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Hilton hugs Mary Martin in the ballroom of a new property.
Hilton hugs Mary Martin in the ballroom of a new property.
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When you fall in love with an investment, you can be blinded to fundamental shifts taking place before your eyes. Witness what's going on in the emerging markets.

The darling buys of the 2000s, shares of companies based in the developing world have had a tough two years because of both slowing growth in China and the end of cheap global credit that pumps up demand for risky assets.

To proponents, this merely means an attractive asset class is on sale. "Recent declines were overdone and based largely on irrational investor panic," says Franklin Templeton's emerging-markets guru Mark Mobius.

That may be looking through rose-colored glasses. Here's what I see:

Valuations haven't improved

The price/earnings ratio for these shares, based on projected earnings over the next year, is 11.4. Because profits have fallen, that's higher than when the MSCI Emerging Markets Index peaked in May 2011, before tumbling 17%.

"You can assume these stocks are cheap, but that's just not the case yet," says Janney Montgomery Scott strategist Mark Luschini.

Tailwinds are fading

For decades, emerging economies benefited from an endless supply of young workers and weren't financially burdened by a large elderly population. No longer.

In China, the ratio of dependents to workers, which had been falling for years, is now rising -- as in the slower-growing U.S. The same goes for Russia, Eastern Europe, and the Asian Tigers. Just as worrisome: China's working population, like the developed world's, has peaked and is likely to fall for the next three decades.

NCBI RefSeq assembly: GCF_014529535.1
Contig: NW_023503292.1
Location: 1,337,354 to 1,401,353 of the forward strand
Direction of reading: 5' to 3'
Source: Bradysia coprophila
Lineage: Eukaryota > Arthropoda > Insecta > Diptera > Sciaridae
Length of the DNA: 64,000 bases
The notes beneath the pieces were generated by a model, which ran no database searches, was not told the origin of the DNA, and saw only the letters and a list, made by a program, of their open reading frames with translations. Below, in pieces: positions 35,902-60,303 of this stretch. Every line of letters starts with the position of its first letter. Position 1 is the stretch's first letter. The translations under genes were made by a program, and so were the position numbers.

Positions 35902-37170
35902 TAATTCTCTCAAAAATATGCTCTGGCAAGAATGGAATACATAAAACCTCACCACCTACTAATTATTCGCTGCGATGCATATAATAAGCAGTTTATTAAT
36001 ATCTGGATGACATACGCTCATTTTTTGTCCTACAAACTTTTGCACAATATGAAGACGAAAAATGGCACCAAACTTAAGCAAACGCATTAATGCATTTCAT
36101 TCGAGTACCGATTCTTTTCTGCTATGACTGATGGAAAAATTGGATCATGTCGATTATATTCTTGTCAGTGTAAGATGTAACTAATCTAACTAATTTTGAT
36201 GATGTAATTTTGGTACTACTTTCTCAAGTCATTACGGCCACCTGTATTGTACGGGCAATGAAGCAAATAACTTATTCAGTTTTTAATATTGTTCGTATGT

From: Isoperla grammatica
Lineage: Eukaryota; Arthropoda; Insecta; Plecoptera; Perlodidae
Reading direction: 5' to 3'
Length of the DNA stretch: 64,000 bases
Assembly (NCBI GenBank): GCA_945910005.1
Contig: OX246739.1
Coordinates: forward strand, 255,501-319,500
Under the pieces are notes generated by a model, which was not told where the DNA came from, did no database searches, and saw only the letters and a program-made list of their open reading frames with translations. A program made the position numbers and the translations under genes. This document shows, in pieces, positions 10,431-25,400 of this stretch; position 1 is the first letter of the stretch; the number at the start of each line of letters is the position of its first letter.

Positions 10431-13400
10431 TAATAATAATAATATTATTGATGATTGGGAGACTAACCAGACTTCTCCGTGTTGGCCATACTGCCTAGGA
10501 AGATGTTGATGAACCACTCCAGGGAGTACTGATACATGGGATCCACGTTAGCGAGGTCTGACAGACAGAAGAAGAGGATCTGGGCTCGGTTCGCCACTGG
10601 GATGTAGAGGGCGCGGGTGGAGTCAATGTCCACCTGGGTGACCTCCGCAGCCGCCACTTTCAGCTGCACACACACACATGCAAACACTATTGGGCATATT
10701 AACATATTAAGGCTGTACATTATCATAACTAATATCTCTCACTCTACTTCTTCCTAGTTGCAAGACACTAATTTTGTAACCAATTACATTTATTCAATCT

Expectations are diminishing

"China's economy is not merely going through a temporary dip," says LPL Financial strategist Jeffrey Kleintop, noting that annual GDP growth could fall from 7% to 5% in the coming decade.

"You're seeing the emerging markets transition to the next phase," says Alejandra Grindal, senior international economist for Ned Davis Research.

This means the selloff may not be a fire sale, but rather a rational repricing of profit growth that's slowed from 18% a year to 12.5%. That's just a point faster than the U.S.

By contrast, earnings in the "frontier markets" -- less developed economies such as Vietnam and Nigeria -- are rising 18.3%.

Going forward, you'll have to shift at least a third of your emerging-market stake into a fund such as iShares MSCI Frontier 100 to give your foreign portfolio the pop you're used to.

Your bonus: You'll gain some diversification, as frontier markets don't move in sync with more established ones.